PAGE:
The weight of the falling economy has been slapping Charlotte in the face with unrelenting fury.
Several Q.C.-based companies have laid off hundreds of workers; Mecklenburg County and Charlotte Mecklenburg Schools face budget shortfalls; and the cash cow of the CIAA basketball tournament has tempered expectations for this year.
CIAA commissioner Leon Kerry recently told Creative Loafing that he's sure the current recession will affect the tournament this year.
"I'd be crazy if I said it wouldn't have any effect. But we have marketed and sold tickets and all of our sponsors were in place," he said. Even if the CIAA injects a huge shot of cash into the Charlotte economy, there is still uncertainty in the banking industry, with layoffs coming down the pike at Bank of America and Wachovia/Wells Fargo.
But there is some proof that a small pulse is throbbing through the economy. Some people are shopping -- spending money at local and national retail stores -- and others are even going one step further and opening new businesses ... while others shut their doors.
Bloomberg News reported in January that sales rose 1 percent for American retailers. Online and catalogue sales rose 2.7 percent in January, according to Bloomberg. This comes after a poor showing for holiday spending.
Charlotte resident Jonique Platts found herself in SouthPark Mall last week, adding a little cash to the economy.
"I have a job that requires overtime, so I have been working six-day workweeks," she said. But Platts made it clear that although she was shopping that particular day, she's made cuts in other areas to help ease the pinch of the economy.
"I have minimized everything. I don't have home phone service, DSL or anything even though I sell it," she said. "I don't have any of that."
In fact, Platts said her trip to the mall last week was the first time that she'd ventured out to shop since before Christmas.
"This is the first time I've been to SouthPark this year, and this is my old stomping grounds," she said.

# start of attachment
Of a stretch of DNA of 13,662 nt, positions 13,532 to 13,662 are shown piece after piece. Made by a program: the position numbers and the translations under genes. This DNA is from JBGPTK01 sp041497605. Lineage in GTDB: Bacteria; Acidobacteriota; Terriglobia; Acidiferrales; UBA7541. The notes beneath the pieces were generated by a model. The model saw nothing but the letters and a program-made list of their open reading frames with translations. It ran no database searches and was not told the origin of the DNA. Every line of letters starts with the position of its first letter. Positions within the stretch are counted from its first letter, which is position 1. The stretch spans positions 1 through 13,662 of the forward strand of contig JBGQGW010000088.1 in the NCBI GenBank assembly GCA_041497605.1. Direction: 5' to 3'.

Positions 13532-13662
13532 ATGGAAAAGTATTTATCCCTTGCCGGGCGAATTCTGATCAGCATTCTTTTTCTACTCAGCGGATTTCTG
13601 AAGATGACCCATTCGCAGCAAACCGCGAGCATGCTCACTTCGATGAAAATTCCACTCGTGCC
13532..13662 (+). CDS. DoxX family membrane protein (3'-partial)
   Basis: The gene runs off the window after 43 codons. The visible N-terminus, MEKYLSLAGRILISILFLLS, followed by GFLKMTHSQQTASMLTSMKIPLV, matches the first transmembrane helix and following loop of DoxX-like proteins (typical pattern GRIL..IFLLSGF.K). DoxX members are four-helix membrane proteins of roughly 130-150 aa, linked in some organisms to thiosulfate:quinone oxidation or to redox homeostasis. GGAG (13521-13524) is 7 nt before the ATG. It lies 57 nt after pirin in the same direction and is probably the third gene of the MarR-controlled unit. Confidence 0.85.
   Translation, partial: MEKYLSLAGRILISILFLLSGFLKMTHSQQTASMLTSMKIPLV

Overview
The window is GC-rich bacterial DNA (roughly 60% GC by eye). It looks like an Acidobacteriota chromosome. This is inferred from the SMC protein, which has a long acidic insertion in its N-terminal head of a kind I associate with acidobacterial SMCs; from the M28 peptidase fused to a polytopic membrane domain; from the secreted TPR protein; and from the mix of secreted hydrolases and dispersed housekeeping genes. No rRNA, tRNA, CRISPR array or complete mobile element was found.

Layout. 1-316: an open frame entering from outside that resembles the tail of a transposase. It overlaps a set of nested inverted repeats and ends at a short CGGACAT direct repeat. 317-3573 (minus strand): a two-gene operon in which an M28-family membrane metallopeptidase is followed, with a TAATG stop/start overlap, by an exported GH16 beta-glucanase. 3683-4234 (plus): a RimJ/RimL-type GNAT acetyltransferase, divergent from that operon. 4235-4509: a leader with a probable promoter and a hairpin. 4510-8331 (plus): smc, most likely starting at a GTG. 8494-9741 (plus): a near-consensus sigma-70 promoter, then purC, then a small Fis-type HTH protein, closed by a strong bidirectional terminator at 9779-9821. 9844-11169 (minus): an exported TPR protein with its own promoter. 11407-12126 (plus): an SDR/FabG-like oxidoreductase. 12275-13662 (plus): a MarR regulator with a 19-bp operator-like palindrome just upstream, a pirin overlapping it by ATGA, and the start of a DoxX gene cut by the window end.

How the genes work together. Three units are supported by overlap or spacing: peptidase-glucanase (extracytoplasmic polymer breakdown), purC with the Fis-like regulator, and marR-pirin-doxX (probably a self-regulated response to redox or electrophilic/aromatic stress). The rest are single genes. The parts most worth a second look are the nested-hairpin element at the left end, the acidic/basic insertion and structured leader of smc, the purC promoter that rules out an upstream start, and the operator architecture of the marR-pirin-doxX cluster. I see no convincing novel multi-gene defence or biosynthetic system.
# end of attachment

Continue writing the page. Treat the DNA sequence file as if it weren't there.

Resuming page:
Platts didn't have a huge amount of merchandise and what she did purchase was on sale. She said she snagged a $250 dress for $60. And after she spent $100, she was done for the day.
"This is it for me," she said as she headed toward the exit. "I have everything I need."
On the other hand, for every person still spending money, there's a retailer who can't seem to attract enough customers with disposable cash.
One Charlotte retailer, who didn't want to be identified, said the economy is "what you read in the paper and more."
The owner, who said he didn't want to let potential customers know how bad things are, said, "[Business] is not where it should be. When I'm standing here with 3,000 feet of stuff, and I can't give it away, that's pretty much the economy."
But while that anonymous owner struggles to stay in business, there are others who have opened up new businesses in spite of the economy. According to the Charlotte Chamber, 757 new businesses opened in 2008.
"The numbers show that Charlotte still continues to grow with a diversified economy," states the Chamber's end-of-the-year report. "The largest increase this past year was within the retail, health care, food service, and professional and technical services sectors. Manufacturing also increased by 44 firms, and despite the current state of the economy, Charlotte gained more than 80 firms in the finance and insurance industry."
Neophyte shopkeeper Paige McManus, owner of Denim Affair in south Charlotte, said she'd been planning to open her business for a year, before the economy went to hell in a hand basket.
"Are my finances where I projected them to be when I started the process? No. I do have a daily sales goal that I amended once I opened, and 80 percent of the time, I make my daily sales goal," she said.
Though money is tight for many people, McManus' success has a lot to do with the fact that she's serving a niche market. Her shop only sells jeans, she contended, because for women, jeans and swimwear are the hardest things to shop for.
Also, Denim Affair carries brands that you don't find in stores like Marshalls or the Home Shopping Network, McManus said.
Despite the fact that she opened her boutique during one of the worst financial times in history, McManus said her biggest fear wasn't the economy.
"My biggest fear," she said with a laugh, "was that people wouldn't love jeans as much as I do."